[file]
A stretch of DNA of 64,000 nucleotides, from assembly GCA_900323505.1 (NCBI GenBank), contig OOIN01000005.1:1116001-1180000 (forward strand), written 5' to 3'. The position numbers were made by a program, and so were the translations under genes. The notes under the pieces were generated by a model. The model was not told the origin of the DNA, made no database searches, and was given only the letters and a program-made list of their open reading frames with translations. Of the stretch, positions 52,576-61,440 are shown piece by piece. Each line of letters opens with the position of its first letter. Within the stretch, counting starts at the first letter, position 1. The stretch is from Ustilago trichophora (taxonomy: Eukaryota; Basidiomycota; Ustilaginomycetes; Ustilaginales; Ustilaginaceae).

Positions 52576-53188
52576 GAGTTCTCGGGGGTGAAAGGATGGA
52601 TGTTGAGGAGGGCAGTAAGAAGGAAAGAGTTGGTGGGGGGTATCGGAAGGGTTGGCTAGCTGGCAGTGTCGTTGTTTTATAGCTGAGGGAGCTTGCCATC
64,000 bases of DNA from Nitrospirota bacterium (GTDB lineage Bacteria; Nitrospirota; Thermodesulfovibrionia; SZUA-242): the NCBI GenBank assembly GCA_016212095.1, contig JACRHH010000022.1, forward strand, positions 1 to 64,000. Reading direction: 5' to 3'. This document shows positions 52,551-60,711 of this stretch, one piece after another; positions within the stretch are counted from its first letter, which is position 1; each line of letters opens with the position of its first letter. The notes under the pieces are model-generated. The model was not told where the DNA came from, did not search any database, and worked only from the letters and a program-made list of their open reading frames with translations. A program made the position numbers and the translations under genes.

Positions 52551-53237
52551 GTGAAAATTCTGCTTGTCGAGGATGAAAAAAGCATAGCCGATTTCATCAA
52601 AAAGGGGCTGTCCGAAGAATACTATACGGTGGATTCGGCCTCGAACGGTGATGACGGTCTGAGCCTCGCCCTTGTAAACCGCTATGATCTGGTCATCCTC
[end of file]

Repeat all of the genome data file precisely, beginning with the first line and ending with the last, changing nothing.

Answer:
A stretch of DNA of 64,000 nucleotides, from assembly GCA_900323505.1 (NCBI GenBank), contig OOIN01000005.1:1116001-1180000 (forward strand), written 5' to 3'. The position numbers were made by a program, and so were the translations under genes. The notes under the pieces were generated by a model. The model was not told the origin of the DNA, made no database searches, and was given only the letters and a program-made list of their open reading frames with translations. Of the stretch, positions 52,576-61,440 are shown piece by piece. Each line of letters opens with the position of its first letter. Within the stretch, counting starts at the first letter, position 1. The stretch is from Ustilago trichophora (taxonomy: Eukaryota; Basidiomycota; Ustilaginomycetes; Ustilaginales; Ustilaginaceae).

Positions 52576-53188
52576 GAGTTCTCGGGGGTGAAAGGATGGA
52601 TGTTGAGGAGGGCAGTAAGAAGGAAAGAGTTGGTGGGGGGTATCGGAAGGGTTGGCTAGCTGGCAGTGTCGTTGTTTTATAGCTGAGGGAGCTTGCCATC
64,000 bases of DNA from Nitrospirota bacterium (GTDB lineage Bacteria; Nitrospirota; Thermodesulfovibrionia; SZUA-242): the NCBI GenBank assembly GCA_016212095.1, contig JACRHH010000022.1, forward strand, positions 1 to 64,000. Reading direction: 5' to 3'. This document shows positions 52,551-60,711 of this stretch, one piece after another; positions within the stretch are counted from its first letter, which is position 1; each line of letters opens with the position of its first letter. The notes under the pieces are model-generated. The model was not told where the DNA came from, did not search any database, and worked only from the letters and a program-made list of their open reading frames with translations. A program made the position numbers and the translations under genes.

Positions 52551-53237
52551 GTGAAAATTCTGCTTGTCGAGGATGAAAAAAGCATAGCCGATTTCATCAA
52601 AAAGGGGCTGTCCGAAGAATACTATACGGTGGATTCGGCCTCGAACGGTGATGACGGTCTGAGCCTCGCCCTTGTAAACCGCTATGATCTGGTCATCCTC